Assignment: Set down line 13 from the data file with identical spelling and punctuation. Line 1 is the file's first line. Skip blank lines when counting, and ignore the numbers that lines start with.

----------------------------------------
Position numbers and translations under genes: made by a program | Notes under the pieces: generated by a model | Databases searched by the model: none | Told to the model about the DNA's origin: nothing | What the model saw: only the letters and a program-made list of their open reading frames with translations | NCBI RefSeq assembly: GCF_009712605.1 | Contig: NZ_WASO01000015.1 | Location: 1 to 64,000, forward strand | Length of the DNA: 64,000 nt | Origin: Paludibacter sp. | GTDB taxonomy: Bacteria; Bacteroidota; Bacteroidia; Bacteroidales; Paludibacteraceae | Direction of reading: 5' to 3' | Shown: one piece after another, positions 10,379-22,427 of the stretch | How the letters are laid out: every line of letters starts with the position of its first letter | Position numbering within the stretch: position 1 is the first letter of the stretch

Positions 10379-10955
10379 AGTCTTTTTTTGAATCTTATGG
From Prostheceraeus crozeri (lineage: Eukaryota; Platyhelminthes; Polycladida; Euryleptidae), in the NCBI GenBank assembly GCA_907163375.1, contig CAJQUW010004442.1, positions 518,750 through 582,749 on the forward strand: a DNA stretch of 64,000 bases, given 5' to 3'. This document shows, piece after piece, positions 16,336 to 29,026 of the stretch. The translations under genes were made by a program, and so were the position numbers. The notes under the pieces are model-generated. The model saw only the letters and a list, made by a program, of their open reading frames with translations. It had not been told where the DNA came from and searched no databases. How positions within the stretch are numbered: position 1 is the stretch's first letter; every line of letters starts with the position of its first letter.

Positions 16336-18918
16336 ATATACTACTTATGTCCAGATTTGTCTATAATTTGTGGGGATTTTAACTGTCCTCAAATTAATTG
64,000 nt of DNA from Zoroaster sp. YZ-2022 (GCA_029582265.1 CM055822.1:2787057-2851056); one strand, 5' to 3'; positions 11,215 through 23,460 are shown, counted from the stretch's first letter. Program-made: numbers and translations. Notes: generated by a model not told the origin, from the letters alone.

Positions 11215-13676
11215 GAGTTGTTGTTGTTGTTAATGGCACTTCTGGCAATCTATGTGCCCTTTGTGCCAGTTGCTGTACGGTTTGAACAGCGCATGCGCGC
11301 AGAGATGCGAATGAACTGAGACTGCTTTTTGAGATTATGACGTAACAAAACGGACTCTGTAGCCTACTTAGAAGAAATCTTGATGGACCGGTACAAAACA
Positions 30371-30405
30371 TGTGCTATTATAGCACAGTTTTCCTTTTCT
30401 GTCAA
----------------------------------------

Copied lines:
30401 GTCAA